Logan Matthews arrives at Blackrock Institute for treatment after it was determined he was in desperate need of it. He has always found therapy and institutions to be a waste of time. But there is something different about Blackrock. The people he meets there; from the calm and laid back Jonah, to the fun and bubbly Camilla, to the shy and sweet Alyssa, all have a profound effect on his life. This story chronicles his time in Blackrock and is the starting point of a series which is yet unnamed.
I pressed my head to the cold glass of the window as the car rolled to a stop outside Blackrock Institute. Rivulets of water trailed down the outside of the window, distorting the view of the building. It appeared to loom out over us at an oblique angle. The facade of the building was painted a deep black colour and many of the upper windows had bars over them. It towered five storeys above us.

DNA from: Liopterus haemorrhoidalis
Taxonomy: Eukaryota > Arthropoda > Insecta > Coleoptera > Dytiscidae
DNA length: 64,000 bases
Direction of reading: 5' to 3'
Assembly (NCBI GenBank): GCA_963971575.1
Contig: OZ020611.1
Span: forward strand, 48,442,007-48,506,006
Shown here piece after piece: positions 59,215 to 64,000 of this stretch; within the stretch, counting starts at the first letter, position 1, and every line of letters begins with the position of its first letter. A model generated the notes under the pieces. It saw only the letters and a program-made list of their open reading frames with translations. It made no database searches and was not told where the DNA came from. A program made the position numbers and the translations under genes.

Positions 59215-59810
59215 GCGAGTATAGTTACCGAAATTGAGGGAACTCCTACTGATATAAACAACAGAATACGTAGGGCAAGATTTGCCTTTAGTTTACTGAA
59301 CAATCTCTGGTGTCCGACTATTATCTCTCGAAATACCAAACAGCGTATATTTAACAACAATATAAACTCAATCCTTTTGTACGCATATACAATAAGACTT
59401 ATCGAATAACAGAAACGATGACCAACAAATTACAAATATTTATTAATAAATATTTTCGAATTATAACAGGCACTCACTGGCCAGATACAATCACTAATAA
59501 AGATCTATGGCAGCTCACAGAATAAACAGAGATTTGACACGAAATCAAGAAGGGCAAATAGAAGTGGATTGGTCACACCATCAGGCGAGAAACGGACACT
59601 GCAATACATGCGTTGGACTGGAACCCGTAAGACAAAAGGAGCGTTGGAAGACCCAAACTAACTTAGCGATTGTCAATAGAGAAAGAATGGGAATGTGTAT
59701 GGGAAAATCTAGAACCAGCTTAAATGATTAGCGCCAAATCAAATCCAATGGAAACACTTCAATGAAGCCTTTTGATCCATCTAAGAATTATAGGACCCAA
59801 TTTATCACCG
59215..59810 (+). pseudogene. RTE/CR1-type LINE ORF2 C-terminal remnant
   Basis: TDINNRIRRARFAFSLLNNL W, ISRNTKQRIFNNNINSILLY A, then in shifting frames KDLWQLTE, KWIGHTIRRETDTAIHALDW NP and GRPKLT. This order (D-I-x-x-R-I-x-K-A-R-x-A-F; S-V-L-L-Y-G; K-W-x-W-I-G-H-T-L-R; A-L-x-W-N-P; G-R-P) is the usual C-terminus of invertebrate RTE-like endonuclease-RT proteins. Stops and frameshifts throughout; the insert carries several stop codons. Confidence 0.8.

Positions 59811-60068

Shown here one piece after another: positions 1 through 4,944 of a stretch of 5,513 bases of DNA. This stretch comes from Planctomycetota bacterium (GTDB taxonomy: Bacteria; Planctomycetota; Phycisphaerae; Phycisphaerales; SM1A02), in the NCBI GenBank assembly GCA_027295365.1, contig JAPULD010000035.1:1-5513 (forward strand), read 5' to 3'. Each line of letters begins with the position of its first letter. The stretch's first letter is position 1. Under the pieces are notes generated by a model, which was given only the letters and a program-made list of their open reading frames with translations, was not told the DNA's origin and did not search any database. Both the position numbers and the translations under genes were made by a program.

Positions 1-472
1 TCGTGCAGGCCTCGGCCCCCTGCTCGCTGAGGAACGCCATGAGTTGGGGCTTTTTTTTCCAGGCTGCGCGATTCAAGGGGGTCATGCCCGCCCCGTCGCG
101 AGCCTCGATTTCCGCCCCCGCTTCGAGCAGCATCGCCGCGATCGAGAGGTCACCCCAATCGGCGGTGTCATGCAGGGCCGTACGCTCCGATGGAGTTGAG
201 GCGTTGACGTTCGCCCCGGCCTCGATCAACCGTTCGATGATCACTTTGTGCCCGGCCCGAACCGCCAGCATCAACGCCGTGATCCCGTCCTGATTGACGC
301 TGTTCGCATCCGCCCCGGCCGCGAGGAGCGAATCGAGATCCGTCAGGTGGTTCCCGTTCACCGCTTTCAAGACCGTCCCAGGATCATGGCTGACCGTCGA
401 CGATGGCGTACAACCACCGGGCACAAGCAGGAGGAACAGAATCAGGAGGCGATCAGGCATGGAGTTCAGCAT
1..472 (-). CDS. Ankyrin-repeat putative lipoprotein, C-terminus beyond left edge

“We’re here” the driver said. I sighed and opened the door. The boot clicked open when the driver pressed a button and I retrieved my suitcase and rucksack. After I shut the trunk, the driver nodded from his seat and drove off down the drive.
I stared after him, wanting nothing more than to be back in that car. It was futile. Sighing again, I turned to face the building that would become my home, my prison for the foreseeable future. The thought of the ensuing group sessions where I would have to socialise with my fellow inmates and attempt to make friends was not one I was particularly pleased about.
I must have been standing outside for quite some time because a woman came out to greet me. She wore a flowery skirt and a white cardigan. Her black hair fell down to her shoulders. She smiled.
“You must be Logan” she said, extending a hand. I shook it. “I am Dr. Maria Evans. I will be overseeing your stay with us here at Blackrock”.
“Nice to meet you”.
“Shall we go inside?”